Cramer: Why the analysts are afraid
Jim Cramer | firstname.lastname@example.org
Was the Jefferies smackdown of Apple yesterday, with the $420 target saying that the company could miss the numbers, real added value? I mean the stock's been pretty well hammered back to where perhaps the downgraders should be upgrading and the price target cuts seem a little like follow-ons to stocks that have already been vaporized. Could have used a price target cut when it was at $500 or $600 or $700, but in the $430s, I can't say that's a real help.
Or how about the Sherwin-Williams upgrade to "hold" from "sell" that we got from Credit Suisse? Talk about fighting the rally. The firm placed a Sell on the stock since Jan. 11. It's gained 100 percent since then as the housing juggernaut just didn't stop.
Is this the time to dump RadioShack if you have held it for a long time? Goldman seems to think so, taking this $3 stock to a "sell" from a "hold." Is this really the level to eliminate the stock from your portfolio as a Sell implies. Admittedly, my last experience at a Shack when a salesperson discouraged me from shopping there, was quite a stunner. But at $3, do you mind if I hold on for better prices?
At the same time, Goldman decides that it's time to buy Best Buy. Gee, the stock's up 71 percent for the year, and it's only March. Is the turn that big? Is there that much more room for the stock to rock higher? Wouldn't a better time have been when the company first reported a better-than-expected quarter a few weeks ago? Doesn't this one feel like, "It's rallying, and I want to be on board"?
Or how about the neutral commentary by the analysts on what, to me, looks like the beginning of a turn at Yum Brands, the owner of KFC, given the much-better-than-expected number in China, the locus of the weakness?
Many of these same analysts defending Yum in the low $70s and high $60s when this food safety crisis first broke out then had to downgrade it at $66 to $63 as they realized the severity of the problem and what happens when you have down-40 percent comparable store numbers, an astoundingly dismal figure. They all seemed to have been caught flat-footed here, perhaps because they believed the subdued guidance of Yum's terrific CEO, David Novak, who told everyone that he could turn the ship around and gave specific instances of when bad numbers had been righted.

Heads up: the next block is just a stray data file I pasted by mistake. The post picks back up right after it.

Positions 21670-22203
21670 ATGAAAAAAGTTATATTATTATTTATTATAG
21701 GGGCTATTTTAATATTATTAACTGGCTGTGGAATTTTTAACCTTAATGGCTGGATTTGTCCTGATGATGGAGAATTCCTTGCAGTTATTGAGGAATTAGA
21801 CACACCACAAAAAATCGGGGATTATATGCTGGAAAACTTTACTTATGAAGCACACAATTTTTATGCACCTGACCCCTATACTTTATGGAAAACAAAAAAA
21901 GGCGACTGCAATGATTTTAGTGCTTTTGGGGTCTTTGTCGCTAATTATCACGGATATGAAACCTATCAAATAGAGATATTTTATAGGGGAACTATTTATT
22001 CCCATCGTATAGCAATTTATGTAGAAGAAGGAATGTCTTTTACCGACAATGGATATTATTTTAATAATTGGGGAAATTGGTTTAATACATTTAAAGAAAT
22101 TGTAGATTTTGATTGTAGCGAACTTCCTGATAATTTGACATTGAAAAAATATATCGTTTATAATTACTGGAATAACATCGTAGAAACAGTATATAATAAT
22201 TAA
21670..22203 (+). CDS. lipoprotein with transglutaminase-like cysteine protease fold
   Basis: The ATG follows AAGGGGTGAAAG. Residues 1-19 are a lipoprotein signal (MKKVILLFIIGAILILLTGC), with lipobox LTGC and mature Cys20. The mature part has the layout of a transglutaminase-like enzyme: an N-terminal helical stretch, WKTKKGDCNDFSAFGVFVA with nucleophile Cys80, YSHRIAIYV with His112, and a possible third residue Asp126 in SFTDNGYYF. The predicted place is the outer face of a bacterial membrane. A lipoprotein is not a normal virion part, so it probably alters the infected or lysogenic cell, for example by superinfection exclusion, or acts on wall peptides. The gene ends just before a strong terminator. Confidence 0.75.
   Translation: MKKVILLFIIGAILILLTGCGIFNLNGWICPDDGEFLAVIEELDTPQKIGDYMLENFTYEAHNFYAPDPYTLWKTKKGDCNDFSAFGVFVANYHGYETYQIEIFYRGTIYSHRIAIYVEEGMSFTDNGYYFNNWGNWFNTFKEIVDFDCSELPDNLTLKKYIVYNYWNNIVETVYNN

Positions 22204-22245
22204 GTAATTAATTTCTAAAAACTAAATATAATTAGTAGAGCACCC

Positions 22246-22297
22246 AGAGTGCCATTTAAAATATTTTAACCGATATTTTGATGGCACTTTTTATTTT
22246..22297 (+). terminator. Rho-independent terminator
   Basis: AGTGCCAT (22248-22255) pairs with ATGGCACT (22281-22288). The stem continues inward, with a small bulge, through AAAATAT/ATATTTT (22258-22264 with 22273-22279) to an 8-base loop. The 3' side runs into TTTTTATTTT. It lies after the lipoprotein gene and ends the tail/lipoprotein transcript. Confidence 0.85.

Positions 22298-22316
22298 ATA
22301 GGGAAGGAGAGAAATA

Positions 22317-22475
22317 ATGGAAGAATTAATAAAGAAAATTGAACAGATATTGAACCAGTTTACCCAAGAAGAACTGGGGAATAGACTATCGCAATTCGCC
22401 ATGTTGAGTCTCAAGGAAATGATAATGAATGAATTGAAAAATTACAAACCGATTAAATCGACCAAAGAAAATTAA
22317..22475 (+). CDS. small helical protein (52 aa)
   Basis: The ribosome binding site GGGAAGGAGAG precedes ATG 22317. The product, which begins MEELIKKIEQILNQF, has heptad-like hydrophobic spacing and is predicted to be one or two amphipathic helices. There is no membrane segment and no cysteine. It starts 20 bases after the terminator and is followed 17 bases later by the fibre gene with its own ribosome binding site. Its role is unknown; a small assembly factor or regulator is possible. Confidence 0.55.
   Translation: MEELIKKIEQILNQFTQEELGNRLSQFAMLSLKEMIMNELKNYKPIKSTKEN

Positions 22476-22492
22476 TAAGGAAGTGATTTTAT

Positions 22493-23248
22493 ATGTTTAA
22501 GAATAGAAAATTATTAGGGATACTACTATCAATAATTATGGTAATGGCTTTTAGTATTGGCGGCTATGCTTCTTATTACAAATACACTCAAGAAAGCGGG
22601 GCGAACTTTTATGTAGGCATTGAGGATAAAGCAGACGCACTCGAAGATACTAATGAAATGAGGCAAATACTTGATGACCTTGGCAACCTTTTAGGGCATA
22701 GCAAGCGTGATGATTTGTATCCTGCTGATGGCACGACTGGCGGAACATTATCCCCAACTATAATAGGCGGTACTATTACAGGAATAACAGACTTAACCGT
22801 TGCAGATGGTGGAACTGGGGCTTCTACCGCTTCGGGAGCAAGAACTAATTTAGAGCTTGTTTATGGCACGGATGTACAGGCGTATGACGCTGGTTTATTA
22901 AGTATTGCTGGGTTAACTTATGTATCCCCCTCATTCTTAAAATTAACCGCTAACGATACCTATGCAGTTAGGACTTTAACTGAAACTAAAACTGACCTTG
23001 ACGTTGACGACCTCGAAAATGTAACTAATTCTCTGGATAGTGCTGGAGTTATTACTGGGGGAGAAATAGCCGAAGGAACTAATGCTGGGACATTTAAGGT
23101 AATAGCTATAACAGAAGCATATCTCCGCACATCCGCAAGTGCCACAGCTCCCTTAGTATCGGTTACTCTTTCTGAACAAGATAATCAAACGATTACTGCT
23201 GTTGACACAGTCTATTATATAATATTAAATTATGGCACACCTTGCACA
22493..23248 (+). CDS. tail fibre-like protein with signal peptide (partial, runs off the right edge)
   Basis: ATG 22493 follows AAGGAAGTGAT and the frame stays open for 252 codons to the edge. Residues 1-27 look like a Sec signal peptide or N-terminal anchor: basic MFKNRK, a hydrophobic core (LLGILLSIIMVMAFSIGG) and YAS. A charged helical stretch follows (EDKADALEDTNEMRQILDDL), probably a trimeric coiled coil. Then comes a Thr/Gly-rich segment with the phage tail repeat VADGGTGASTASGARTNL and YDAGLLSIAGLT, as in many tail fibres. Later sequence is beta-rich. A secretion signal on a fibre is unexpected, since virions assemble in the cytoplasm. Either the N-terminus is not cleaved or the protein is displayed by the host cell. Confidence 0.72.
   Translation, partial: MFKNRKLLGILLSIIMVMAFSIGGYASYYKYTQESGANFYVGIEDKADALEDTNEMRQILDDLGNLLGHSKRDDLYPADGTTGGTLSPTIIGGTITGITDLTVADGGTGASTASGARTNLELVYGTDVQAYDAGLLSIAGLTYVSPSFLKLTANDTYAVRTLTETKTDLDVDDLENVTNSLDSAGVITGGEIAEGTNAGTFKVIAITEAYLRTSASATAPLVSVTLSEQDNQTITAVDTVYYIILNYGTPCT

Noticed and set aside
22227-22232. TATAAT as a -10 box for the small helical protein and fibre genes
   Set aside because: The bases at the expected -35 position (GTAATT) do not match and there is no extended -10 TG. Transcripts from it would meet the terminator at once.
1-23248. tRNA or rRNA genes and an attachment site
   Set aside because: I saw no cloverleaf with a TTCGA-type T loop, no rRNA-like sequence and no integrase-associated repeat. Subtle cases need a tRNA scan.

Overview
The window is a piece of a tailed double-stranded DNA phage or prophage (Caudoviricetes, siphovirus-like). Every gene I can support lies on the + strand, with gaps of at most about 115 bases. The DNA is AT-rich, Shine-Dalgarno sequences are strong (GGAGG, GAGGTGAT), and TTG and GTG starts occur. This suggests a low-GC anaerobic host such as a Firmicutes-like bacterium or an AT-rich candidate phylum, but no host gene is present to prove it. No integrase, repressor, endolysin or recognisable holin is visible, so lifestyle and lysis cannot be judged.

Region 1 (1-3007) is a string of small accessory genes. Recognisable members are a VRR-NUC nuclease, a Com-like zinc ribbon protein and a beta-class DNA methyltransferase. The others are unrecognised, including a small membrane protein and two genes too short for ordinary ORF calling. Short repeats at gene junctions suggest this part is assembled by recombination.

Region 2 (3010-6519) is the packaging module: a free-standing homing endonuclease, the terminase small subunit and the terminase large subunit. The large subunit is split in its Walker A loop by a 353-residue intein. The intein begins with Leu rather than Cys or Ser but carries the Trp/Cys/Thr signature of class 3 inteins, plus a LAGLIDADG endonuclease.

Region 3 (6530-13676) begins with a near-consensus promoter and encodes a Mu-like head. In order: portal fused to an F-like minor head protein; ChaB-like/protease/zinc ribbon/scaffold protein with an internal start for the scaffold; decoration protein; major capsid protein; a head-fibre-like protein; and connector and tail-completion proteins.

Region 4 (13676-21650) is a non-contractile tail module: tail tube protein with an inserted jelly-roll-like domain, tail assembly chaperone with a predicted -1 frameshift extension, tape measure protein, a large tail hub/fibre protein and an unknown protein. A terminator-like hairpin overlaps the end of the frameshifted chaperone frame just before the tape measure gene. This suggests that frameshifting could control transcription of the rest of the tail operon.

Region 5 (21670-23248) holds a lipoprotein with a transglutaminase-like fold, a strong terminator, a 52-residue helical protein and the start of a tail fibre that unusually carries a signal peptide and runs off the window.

Or how about the 14 out of 24 analysts who cover Life Technologies, a company that might be the subject of multiple bidders, and yet they have a "sell" or "hold" on it? How could Danaher and Thermo-Fisher both be interested in it because of the tools it provides to more than 70,000 clients, including pretty much every biotech firm, if it were doing so badly? I just don't get it.
To me, the analysts have been totally out of sync with this market. They tend to have one foot out the door at all times and, when they do step in, it's when the stocks have already gone up.
Like the Best Buy analysts, I suspect that those who cover Yum won't begin to upgrade until it is palpable that the turn is at hand, instead of getting ahead of it.
Here's what I see happening with many of these: The analysts are afraid. They don't want to miss a big up move when they actually probably have already missed it. They don't want to get caught telling you to buy a stock when it probably has come down enough to buy.
To me, this isn't value-added analysis. It's value subtracted, and I would pay attention to it at your own peril.
Disclosures: Cramer's charitable trust is long AAPL and YUM.